Australian Fine Artist

Archive for the ‘Exhibitions’ Category

Artist’s Showcase and Residencies – Heritage Hill, Dandenong

The Importance of Getting your Work “Out There”

Creating Art for the People

The depth of research, and explanation, must complement the setting and type of visitors attracted to the venue. The location at Heritage Hill, a listed residence including a restored homestead and buildings, acts as a base for the arts in Dandenong for residencies and exhibitions. 

It attracts tourists, and visitors wanting to fill in some time looking at the gardens and buildings. It follows, that an artist’s deeper meaning intended to inform and enlighten viewers, including art collectors, must be made evident by the resident artist.

According to Langer (1966), “The ancient ubiquitous character of art contrasts sharply with the prevalent idea that art is a luxury product of civilization, a cultural frill, a piece of social veneer”. She goes on to say:

“Wherever art takes a motif from actuality – a flowering branch, a bit of landscape, a historic event or a personal memory, any model or theme from life – it transforms it into a piece of imagination, and imbues its image with artistic vitality. The result is an impregnation of ordinary reality with the significance of created form.”

Assumption and preconceived ideas, such as the role of art in modern society, requires a catalyst to prompt discussions which a residency provides.

Consequently, the work space provided for a residency becomes a meeting place for artists, the art, and the viewer. In this modern context, the working artist illustrates to the public their skill, gained not so much by a ’natural gift’ or “genius”, as it is via practice, training, and education, and how art is relevant in modern society.

Art, therefore, now becomes a vehicle for the artist and viewer to connect on a very human level that predates written and verbal language.

Fine art, according to Kant in The Critique of Judgement (Kant, 1911), “has the effect of advancing the culture of the mental powers in the interests of social communication”. The pleasure from art, he goes on to say is “not one of enjoyment arising out of mere sensation, but must be one of reflection”.

Artworks typically capture a moment in time. The modern artist, due to current digital tools, can, however, create impressions of changes in the landscape. Such is the case in the sketches and paintings included in this book, that reveal how Dandenong grew from bush landscape, to a country town, and then to a thriving modern urban city with Heritage Hill as part of its historic centre.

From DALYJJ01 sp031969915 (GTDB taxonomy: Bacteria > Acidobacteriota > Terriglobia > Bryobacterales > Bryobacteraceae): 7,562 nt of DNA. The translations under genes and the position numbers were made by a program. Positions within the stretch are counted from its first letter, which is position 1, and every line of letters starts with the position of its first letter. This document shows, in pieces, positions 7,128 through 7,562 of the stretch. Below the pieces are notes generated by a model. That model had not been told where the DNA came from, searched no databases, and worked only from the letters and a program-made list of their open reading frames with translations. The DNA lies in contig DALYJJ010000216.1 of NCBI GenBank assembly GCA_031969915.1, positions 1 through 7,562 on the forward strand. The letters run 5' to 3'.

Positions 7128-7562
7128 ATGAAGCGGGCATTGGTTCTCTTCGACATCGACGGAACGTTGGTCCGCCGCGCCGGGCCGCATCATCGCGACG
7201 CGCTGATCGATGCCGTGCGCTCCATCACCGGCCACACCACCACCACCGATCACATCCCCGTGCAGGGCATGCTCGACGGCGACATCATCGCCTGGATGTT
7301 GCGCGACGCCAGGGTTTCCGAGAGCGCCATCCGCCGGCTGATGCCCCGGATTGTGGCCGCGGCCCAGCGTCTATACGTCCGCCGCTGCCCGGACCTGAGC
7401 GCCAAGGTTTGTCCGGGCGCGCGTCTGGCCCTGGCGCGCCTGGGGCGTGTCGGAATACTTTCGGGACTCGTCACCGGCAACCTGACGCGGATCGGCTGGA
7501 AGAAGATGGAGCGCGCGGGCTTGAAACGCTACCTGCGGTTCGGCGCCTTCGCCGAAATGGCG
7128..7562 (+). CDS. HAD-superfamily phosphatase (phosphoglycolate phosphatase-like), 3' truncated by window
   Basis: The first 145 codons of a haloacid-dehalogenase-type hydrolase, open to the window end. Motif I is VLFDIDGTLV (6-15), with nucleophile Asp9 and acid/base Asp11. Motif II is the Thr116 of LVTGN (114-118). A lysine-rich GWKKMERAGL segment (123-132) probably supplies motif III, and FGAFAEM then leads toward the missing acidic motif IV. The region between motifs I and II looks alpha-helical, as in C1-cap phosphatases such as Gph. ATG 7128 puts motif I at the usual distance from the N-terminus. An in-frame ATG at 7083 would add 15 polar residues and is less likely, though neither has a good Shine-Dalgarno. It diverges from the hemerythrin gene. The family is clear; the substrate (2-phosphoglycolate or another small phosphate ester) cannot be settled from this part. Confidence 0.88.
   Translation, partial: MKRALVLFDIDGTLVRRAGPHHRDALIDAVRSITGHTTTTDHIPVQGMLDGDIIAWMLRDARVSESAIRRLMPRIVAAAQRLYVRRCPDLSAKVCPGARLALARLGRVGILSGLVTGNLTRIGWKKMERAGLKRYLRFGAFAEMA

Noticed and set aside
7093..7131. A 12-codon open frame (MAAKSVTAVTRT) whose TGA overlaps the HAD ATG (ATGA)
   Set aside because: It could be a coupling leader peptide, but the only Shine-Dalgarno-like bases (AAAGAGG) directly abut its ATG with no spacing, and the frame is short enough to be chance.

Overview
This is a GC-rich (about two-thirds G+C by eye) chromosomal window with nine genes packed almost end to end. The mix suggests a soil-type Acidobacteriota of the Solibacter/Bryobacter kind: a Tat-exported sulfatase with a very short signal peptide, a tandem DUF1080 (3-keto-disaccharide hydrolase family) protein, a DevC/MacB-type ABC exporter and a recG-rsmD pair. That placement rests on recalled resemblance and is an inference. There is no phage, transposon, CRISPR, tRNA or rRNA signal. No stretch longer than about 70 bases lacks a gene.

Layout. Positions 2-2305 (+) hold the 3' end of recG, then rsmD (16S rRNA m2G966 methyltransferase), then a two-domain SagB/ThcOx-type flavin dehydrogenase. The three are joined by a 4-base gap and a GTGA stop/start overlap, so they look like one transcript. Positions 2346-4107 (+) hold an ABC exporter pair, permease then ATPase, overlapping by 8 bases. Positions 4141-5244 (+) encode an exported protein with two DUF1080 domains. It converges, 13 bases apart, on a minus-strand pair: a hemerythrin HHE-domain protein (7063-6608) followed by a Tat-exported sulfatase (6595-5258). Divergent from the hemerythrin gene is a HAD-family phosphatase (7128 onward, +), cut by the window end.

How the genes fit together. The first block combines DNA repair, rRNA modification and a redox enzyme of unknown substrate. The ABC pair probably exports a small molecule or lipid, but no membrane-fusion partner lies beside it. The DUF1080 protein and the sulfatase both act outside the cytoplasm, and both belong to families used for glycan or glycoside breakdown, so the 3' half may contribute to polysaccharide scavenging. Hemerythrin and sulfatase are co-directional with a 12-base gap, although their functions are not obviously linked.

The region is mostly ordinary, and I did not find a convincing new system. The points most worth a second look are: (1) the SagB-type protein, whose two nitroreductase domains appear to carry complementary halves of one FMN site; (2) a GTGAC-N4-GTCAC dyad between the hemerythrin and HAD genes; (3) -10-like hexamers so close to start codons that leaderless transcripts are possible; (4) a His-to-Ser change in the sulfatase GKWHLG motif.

The Residency Space at Heritage Hill

The residency space for artists is in Laurel Lodge, and for disabled artists, or those with large projects such as sculptors, the nearby outbuildings are also available.

The original bedrooms (upstairs) have plenty of room to draw and paint, and have tranquil views across the gardens. A small couch and seating was made available, along with a set of drawers, large table, and shelves in the master bedroom for this residency. Hanging space on the walls also made the room more inviting for tourists, and visitors to the property, who were welcome to come in to look at the work, and talk about the process of creating it.

The atmosphere of the property and the room itself encourages artists to concentrate on creating, researching, experimenting and producing artworks without the common distractions that can take them away from their work. Especially with a project in mind, it is possible to investigate and deepen artistic practice, and methodology, and pursue new subjects for substantial bodies of work.

As Heritage Hill was a part of the research I was investigating into the history and growth of the Dandenong area during my residency, it provided constant inspiration and a convenient location to base my research, and photography, sketching, and painting.

Research and the Artworks

It is thought by some historians, that the name Dandenong is taken from the indigenous word Tanjenong, meaning lofty mountain. This suits the nearby Mount Dandenong at 630 metres (2,066.93 feet) height, and its dominance of the landscape. As part of the Dandenong Ranges, it was formed more than 300 million years ago from volcanic rock, when a large area of sedimentary rock collapsed into an underlying magma chamber, creating ash flows along the vents.

This series of violent eruptions created four lava flows forming the mountain range, and leaving depressions called caldera, which have collapsed and eroded over time, to be hardly recognisable as the remnants of a volcanic event today.

It was this volcanic activity that laid the foundations for the lush soil, along with regular rainfall, that encouraged the growth of mountain ash, forest ferns and the proliferation of native wildlife like the superb lyrebird, honey eater and Leadbeater’s possum.

For thousands of years this area, extending into the wetlands near what is now Carrum, was the home of the Wurunjeri and Boonerwrung tribes of the Kulin Nation. The clans in what is now the City of Greater Dandenong were the Ngaruk Willam Bunurong and the Mayone Bulluk Bunurong. Sadly, the indigenous population declined severely as squatters took over large areas, with little understanding of the cultures they were disrupting and displacing. It has only been in more recent years that areas of cultural importance to original inhabitants have been protected by legislation and heritage management councils.